- Research article
- Open Access
- Open Peer Review
Crash characteristics and patterns of injury among hospitalized motorised two-wheeled vehicle users in urban India
BMC Public Health volume 9, Article number: 11 (2009)
Traffic crashes and consequent injuries represent a growing public health concern in India, particularly in light of increasing motorization. Motorised two-wheeled vehicles (MTV) constitute a large portion of the vehicle fleet in India. We report the crash characteristics and injury patterns among a cohort of MTV riders and pillions presenting to hospital post-crash.
Consecutive MTV riders and pillions, whether alive or dead, injured in a road traffic crash presenting to the emergency departments of two government hospitals and three branches of a private hospital in urban Hyderabad, India, were recruited to this study.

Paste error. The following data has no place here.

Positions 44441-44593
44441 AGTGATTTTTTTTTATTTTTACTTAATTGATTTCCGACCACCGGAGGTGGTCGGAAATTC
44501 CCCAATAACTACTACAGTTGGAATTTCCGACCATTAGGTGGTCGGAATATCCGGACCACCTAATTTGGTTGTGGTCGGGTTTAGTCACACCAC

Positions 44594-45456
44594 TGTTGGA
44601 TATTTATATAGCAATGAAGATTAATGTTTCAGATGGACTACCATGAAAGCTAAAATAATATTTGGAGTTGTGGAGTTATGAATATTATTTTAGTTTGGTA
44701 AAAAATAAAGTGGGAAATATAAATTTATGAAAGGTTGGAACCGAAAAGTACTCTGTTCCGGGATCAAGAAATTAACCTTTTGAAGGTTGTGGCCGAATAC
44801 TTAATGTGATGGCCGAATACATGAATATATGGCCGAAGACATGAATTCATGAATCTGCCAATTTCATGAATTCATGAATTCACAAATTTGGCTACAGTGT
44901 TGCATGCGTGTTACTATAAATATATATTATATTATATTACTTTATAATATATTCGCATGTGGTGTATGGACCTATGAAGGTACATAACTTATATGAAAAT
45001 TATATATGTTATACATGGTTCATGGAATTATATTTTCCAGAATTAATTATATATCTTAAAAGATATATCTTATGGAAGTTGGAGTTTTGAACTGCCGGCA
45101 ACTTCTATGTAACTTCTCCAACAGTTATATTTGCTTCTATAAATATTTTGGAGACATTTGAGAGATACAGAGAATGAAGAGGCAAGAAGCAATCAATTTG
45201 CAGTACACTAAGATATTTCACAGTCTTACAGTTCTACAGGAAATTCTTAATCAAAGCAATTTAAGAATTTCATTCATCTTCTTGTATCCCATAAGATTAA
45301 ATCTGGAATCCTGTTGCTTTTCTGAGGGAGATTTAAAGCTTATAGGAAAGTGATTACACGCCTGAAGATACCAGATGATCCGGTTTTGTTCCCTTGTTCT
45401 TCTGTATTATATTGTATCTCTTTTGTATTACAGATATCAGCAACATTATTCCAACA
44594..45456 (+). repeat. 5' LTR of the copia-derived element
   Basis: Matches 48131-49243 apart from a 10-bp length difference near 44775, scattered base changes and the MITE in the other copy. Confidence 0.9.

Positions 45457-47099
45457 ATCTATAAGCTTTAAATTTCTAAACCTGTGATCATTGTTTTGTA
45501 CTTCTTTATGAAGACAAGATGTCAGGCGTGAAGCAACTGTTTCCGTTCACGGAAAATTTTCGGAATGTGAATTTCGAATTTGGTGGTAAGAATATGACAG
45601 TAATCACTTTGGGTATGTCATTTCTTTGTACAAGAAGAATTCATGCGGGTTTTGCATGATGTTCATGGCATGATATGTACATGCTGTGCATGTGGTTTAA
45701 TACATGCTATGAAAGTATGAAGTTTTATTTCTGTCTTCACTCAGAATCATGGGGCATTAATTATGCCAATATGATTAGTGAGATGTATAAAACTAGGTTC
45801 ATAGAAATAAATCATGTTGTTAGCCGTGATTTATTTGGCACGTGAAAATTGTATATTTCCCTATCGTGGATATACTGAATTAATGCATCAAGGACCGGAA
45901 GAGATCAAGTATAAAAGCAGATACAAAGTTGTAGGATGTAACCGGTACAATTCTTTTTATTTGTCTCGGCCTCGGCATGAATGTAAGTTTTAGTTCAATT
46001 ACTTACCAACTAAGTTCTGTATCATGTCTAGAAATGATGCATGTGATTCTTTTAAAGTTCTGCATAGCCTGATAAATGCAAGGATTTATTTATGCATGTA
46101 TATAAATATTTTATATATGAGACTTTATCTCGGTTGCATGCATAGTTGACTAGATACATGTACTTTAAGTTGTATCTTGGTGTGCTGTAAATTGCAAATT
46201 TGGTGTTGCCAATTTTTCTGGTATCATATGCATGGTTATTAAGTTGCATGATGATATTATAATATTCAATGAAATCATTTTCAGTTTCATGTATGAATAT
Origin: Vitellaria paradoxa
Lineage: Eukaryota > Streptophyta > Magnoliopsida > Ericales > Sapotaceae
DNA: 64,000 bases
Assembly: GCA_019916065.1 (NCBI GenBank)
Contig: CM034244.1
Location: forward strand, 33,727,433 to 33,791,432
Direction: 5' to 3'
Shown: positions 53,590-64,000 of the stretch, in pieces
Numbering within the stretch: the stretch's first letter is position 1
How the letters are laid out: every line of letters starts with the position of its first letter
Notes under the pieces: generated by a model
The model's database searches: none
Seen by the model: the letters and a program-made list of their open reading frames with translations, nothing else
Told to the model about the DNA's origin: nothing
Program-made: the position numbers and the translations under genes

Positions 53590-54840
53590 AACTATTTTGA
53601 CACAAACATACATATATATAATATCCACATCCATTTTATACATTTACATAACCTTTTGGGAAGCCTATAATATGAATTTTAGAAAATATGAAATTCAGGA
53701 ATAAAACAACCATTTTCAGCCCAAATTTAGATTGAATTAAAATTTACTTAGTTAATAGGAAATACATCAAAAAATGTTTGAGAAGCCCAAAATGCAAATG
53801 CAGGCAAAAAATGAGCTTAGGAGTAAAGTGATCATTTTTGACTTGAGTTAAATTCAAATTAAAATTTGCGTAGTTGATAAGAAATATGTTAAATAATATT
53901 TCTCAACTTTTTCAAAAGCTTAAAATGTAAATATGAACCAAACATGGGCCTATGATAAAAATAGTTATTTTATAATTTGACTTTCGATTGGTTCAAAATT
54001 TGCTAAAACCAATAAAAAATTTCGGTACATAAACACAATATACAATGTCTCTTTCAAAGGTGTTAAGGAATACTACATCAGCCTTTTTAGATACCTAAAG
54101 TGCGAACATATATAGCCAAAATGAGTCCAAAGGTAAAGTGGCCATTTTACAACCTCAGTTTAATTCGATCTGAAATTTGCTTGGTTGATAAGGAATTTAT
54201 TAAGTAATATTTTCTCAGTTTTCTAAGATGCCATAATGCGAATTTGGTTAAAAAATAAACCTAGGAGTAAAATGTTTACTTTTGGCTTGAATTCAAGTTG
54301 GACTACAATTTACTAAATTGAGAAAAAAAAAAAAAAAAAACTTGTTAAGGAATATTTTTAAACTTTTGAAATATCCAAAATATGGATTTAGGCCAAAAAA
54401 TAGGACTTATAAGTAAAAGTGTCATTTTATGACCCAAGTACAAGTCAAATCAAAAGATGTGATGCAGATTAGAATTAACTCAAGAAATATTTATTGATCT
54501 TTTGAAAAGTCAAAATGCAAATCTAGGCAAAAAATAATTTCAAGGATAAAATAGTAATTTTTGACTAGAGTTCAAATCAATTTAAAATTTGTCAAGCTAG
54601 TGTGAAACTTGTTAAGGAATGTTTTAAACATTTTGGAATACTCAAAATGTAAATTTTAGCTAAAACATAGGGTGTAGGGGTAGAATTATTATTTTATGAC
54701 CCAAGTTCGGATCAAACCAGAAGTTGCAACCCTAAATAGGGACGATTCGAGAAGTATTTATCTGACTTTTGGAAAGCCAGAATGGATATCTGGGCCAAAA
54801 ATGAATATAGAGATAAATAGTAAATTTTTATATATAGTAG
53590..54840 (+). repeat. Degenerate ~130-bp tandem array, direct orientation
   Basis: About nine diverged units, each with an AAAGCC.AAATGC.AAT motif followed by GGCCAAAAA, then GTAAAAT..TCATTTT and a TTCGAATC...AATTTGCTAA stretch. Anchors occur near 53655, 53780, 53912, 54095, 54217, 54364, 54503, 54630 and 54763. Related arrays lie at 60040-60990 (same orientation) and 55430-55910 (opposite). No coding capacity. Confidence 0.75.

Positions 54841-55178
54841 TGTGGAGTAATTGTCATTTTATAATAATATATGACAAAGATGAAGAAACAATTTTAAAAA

378 MTV users were enrolled to the study of whom 333 (88.1%) were male, 252 (66.7%) were riders and median age was 31.3 years. A total of 223 (59%) MTV users were injured in multi-vehicle crashes while one-third had a frontal impact. The majority (77%) were assessed as having a Glasgow coma score (GCS) of 13–15, 12% a GCS of 9–12 and 11% a GCS of 3–8. No difference was seen in the severity distribution of injuries based on GCS among riders and pillions. Open wounds and superficial injuries to the head (69.3%) and upper extremity (27%) and lower extremity (24%) were the most common injuries. 43 (11%) sustained an intracranial injury, including 12 (28%) with associated fracture of the bones of the head. There were few differences in types of injuries sustained by riders and pillions though riders had a significantly lower risk of crush injuries of the lower extremity than pillions (relative risk, RR 0.25, 95% CI 0.08–0.81) and female pillions were at a significantly lower risk of sustaining fractures of the lower extremity than male pillions (RR 0.30, 95% CI 0.09 – 0.94). Overall, 42 (11%) MTV users died, of which 42.8% died before reaching the hospital. Only 74 (19.6%) MTV users had worn a helmet correctly and failure to wear a helmet was associated with a five times greater risk of intracranial injury (RR 4.99, 95% CI 1.23–20.1). Of the 19 pre-hospital deaths, 16 (84%) had not worn a helmet.